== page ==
by Jon Surmacz

MasterCard vs. PayPal

Aug 15, 20022 mins
Consumer Electronics

MasterCard International recently imposed a deadline (originally May 1, but that has reportedly been extended) on its member institutions to comply with rules aimed at protecting consumers from unscrupulous Internet merchants. The credit card giant says it is merely enforcing its rules; that it’s wary of merchants that link consumers to websites that aggregate transactions, then process them through MasterCard without identifying the merchant.

That declaration surprised one of the more popular payment services. Executives at PayPal, which has nearly 16 million users and relies on eBay transactions for about 60 percent of its business, say they have been doing business with both MasterCard and Visa for the past two and a half years “and brought them millions of dollars in transaction volume,” says Vince Sollitto, spokesman for Mountain View, Calif.-based PayPal. He says both companies are trying to agree on rules to govern transactions processed through PayPal, and PayPal is still processing MasterCard transactions.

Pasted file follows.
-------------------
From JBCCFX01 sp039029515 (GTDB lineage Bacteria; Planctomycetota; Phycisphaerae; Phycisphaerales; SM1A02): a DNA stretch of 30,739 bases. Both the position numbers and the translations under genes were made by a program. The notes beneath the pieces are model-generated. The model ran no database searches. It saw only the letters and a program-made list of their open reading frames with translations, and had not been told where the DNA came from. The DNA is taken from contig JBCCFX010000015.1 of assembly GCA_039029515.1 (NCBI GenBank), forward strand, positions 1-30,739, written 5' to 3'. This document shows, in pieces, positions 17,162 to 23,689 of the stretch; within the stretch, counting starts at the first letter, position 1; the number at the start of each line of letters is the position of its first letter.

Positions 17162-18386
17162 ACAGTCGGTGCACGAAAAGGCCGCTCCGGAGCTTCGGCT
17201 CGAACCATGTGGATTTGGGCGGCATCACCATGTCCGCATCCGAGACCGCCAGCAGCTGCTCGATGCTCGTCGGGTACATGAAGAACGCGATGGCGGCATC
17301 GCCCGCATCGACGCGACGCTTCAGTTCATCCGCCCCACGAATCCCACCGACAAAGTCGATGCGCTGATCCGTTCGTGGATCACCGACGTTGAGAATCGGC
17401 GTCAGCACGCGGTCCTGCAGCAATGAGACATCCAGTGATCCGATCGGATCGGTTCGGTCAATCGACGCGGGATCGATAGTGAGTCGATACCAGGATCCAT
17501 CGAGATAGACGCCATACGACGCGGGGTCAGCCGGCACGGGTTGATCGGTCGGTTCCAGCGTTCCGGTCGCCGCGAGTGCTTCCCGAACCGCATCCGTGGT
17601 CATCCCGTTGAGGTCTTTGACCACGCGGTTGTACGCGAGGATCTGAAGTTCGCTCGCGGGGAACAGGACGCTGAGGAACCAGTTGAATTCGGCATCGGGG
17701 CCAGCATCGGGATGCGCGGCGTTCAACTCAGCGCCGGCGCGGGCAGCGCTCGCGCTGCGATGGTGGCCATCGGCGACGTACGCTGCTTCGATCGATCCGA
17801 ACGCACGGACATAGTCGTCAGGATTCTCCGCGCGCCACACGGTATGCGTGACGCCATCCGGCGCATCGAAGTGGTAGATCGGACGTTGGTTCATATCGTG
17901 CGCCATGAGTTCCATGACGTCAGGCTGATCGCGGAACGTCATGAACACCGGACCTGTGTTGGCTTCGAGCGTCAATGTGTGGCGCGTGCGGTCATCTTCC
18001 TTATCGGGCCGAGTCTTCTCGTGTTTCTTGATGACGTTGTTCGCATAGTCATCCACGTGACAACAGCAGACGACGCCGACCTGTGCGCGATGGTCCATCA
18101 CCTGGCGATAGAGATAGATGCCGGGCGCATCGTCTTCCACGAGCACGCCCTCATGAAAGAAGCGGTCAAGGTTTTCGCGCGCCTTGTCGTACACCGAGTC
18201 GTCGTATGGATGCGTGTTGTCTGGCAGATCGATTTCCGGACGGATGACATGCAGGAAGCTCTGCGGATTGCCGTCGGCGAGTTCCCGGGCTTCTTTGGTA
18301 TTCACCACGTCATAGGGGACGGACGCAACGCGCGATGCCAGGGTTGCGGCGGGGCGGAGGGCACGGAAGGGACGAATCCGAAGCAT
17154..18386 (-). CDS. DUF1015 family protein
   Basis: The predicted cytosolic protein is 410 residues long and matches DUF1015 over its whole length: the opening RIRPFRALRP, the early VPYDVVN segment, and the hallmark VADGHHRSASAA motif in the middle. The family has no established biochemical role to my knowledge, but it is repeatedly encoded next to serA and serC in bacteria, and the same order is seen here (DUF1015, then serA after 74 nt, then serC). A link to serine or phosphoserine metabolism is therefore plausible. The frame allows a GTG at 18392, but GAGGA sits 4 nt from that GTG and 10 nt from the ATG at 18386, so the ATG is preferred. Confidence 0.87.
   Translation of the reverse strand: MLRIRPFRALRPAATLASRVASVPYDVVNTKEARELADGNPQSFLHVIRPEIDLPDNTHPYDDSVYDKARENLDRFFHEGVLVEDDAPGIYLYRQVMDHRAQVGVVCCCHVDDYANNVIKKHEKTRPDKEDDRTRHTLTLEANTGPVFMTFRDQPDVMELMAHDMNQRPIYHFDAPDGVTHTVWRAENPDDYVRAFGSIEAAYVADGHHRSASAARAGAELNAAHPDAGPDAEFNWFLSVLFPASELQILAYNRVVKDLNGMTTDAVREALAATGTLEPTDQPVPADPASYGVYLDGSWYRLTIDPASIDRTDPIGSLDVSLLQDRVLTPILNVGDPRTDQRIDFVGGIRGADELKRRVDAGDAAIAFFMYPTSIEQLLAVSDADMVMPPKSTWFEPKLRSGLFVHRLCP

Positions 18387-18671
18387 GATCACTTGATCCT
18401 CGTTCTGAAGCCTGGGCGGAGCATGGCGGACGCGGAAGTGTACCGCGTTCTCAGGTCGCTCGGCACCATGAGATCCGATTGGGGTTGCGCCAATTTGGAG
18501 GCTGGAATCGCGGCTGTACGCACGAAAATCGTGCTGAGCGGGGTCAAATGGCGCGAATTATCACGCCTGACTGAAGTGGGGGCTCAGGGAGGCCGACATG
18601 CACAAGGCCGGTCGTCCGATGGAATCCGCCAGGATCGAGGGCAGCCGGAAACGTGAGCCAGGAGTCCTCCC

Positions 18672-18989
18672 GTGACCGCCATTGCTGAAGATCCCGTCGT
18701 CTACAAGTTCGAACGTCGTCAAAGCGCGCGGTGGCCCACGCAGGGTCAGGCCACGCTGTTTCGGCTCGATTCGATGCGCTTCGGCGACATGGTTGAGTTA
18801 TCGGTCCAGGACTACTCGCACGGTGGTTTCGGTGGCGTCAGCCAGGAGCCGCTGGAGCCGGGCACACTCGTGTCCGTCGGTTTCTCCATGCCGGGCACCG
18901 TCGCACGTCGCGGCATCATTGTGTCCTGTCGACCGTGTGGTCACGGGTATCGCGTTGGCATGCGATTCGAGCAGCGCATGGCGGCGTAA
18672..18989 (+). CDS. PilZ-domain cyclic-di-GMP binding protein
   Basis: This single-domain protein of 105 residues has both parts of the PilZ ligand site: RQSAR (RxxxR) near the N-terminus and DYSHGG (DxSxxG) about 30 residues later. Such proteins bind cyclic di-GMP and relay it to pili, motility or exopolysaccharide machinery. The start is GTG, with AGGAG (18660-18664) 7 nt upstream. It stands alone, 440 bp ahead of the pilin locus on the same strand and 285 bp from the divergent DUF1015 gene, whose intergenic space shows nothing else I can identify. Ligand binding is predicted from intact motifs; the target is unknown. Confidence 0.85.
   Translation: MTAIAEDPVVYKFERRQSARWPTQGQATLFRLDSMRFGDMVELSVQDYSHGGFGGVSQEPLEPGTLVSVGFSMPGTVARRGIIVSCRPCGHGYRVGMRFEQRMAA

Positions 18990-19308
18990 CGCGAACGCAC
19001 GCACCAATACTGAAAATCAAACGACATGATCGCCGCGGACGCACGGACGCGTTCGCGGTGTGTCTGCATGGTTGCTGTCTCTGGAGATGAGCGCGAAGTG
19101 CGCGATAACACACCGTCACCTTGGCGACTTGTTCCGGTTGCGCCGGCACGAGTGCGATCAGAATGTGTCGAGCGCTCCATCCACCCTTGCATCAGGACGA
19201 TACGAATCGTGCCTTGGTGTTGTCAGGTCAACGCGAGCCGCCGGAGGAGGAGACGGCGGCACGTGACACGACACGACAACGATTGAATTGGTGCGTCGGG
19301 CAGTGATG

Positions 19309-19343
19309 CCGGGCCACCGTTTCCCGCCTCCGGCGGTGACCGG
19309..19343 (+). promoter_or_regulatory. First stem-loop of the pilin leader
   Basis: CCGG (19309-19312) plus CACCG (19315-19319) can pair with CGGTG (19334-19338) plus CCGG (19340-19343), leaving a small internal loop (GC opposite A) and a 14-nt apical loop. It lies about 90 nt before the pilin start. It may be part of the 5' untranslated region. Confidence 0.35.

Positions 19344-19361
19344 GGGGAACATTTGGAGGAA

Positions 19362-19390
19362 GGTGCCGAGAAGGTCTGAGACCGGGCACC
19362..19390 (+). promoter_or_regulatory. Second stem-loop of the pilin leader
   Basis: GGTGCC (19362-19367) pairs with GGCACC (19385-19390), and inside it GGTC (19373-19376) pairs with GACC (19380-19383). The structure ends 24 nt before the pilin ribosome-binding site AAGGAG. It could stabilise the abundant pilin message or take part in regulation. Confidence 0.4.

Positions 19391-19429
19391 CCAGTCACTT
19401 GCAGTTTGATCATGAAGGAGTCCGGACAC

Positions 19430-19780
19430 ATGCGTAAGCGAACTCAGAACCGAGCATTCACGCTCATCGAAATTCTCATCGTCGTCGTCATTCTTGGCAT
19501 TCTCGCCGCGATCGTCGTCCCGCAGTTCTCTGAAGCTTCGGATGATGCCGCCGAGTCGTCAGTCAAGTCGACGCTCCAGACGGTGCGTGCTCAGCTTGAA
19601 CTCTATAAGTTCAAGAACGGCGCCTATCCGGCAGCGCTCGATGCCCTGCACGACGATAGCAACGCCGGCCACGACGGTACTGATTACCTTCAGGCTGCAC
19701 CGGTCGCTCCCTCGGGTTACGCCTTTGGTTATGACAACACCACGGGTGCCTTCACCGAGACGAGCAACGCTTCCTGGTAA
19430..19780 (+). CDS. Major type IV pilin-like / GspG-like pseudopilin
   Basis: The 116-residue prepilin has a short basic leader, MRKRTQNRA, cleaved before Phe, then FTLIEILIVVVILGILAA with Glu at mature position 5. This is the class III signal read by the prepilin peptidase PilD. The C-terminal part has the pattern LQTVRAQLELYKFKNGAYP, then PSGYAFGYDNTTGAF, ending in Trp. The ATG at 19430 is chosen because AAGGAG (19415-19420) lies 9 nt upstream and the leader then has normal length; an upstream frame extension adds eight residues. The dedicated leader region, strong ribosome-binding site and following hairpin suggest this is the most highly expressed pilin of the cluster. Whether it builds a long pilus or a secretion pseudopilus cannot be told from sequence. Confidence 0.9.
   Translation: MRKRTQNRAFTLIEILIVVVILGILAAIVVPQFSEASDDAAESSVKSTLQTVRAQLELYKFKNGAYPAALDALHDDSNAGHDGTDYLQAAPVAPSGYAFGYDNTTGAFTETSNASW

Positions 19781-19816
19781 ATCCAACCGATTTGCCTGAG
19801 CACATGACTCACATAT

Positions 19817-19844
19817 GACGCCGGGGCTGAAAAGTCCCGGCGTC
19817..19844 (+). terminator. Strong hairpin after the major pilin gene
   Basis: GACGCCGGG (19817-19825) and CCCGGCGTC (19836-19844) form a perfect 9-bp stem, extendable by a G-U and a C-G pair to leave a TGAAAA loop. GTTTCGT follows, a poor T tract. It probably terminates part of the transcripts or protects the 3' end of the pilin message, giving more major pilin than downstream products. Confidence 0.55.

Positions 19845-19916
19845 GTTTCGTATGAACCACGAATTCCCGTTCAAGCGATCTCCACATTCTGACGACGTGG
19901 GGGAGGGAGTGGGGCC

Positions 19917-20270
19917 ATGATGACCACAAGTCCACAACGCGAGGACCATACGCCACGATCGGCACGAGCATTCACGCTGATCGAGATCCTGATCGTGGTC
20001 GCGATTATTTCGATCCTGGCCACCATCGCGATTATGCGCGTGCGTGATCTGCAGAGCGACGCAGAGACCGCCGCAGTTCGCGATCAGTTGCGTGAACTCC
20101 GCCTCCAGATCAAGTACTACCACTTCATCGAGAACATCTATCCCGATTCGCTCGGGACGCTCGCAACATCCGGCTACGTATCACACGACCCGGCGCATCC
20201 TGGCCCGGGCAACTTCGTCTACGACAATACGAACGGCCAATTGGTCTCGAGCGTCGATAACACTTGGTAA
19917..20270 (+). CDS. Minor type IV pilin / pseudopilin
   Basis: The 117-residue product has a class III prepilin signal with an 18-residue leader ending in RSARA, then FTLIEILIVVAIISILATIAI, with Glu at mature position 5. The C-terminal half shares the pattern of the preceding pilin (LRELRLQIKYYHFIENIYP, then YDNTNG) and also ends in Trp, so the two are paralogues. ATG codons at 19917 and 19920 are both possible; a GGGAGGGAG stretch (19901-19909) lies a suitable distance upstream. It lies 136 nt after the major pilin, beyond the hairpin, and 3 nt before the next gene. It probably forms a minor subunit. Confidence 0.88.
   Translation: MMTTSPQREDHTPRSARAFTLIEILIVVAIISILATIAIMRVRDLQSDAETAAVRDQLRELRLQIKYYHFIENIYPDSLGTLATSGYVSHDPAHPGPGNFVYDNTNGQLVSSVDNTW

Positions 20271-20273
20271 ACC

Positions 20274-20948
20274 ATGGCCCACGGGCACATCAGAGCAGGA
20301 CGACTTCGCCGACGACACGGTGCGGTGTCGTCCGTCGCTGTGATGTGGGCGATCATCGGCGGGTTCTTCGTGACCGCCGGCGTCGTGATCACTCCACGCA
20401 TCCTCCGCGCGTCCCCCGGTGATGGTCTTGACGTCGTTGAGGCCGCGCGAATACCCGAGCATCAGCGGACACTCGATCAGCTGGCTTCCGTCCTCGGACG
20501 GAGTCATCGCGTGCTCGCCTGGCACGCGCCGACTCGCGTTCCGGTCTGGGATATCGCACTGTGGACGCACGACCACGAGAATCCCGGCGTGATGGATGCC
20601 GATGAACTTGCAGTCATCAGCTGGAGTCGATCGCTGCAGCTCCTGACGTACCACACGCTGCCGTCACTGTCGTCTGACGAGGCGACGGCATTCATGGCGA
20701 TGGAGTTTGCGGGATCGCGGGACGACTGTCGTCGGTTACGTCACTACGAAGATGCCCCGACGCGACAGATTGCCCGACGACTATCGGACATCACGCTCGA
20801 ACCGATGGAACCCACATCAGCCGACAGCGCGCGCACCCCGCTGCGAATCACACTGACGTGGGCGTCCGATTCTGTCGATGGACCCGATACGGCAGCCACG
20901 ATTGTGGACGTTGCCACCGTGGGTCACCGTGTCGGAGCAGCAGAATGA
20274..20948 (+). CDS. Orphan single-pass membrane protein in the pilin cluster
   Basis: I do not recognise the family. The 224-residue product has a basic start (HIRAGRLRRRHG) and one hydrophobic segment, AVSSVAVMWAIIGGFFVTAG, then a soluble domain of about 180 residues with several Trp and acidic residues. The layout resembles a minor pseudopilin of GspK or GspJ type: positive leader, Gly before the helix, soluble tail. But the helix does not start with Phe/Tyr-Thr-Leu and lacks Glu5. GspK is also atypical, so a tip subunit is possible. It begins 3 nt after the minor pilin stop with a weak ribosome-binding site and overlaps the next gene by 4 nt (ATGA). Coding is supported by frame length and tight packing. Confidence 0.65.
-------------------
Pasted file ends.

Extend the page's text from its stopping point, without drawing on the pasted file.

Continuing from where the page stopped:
It could be in both parties’ interests to resolve the conflict: PayPal is so popular with eBay users that the San Jose, Calif.-based online auctioneer last month agreed to acquire PayPal for $1.5 billion in stock. EBay plans to keep PayPal as a separate brand.

According to the Internet Fraud Complaint Center (a partnership between the FBI and the National White Collar Crime Center), Internet auction fraud was the most commonly reported online offense in 2001, accounting for 43 percent of 16,775 complaints. Although the threat of auction fraud is real, Avivah Litan, an analyst at Stamford, Conn.-based Gartner, thinks MasterCard is laying the groundwork for a turf war. Litan says both MasterCard and Visa have initiatives in the works that will eventually compete in the peer-to-peer payment space dominated by PayPal prior to its acquisition by eBay. “That’s sort of the unspoken dynamic behind all of this,” Litan says. “The truth is the P2P payments are a drop in the bucket in [MasterCard’s] overall business, but it’s growing so much it becomes a threat to both Visa and MasterCard.”